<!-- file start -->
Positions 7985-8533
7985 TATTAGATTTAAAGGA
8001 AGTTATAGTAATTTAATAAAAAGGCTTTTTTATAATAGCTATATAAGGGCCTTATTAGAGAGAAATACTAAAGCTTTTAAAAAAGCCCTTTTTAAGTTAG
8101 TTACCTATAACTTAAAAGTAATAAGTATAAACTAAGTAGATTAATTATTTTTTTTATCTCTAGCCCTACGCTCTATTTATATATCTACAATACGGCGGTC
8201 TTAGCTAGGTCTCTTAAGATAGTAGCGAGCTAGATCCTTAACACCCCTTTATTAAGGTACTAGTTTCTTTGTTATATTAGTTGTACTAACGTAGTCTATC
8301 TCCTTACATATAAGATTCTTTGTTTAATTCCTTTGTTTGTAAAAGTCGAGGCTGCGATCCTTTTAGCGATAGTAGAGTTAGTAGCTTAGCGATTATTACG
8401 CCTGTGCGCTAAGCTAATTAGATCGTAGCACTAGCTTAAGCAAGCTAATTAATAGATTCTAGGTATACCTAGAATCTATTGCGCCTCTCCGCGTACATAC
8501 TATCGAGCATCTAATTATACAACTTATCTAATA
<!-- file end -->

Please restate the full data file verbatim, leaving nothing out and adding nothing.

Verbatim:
Positions 7985-8533
7985 TATTAGATTTAAAGGA
8001 AGTTATAGTAATTTAATAAAAAGGCTTTTTTATAATAGCTATATAAGGGCCTTATTAGAGAGAAATACTAAAGCTTTTAAAAAAGCCCTTTTTAAGTTAG
8101 TTACCTATAACTTAAAAGTAATAAGTATAAACTAAGTAGATTAATTATTTTTTTTATCTCTAGCCCTACGCTCTATTTATATATCTACAATACGGCGGTC
8201 TTAGCTAGGTCTCTTAAGATAGTAGCGAGCTAGATCCTTAACACCCCTTTATTAAGGTACTAGTTTCTTTGTTATATTAGTTGTACTAACGTAGTCTATC
8301 TCCTTACATATAAGATTCTTTGTTTAATTCCTTTGTTTGTAAAAGTCGAGGCTGCGATCCTTTTAGCGATAGTAGAGTTAGTAGCTTAGCGATTATTACG
8401 CCTGTGCGCTAAGCTAATTAGATCGTAGCACTAGCTTAAGCAAGCTAATTAATAGATTCTAGGTATACCTAGAATCTATTGCGCCTCTCCGCGTACATAC
8501 TATCGAGCATCTAATTATACAACTTATCTAATA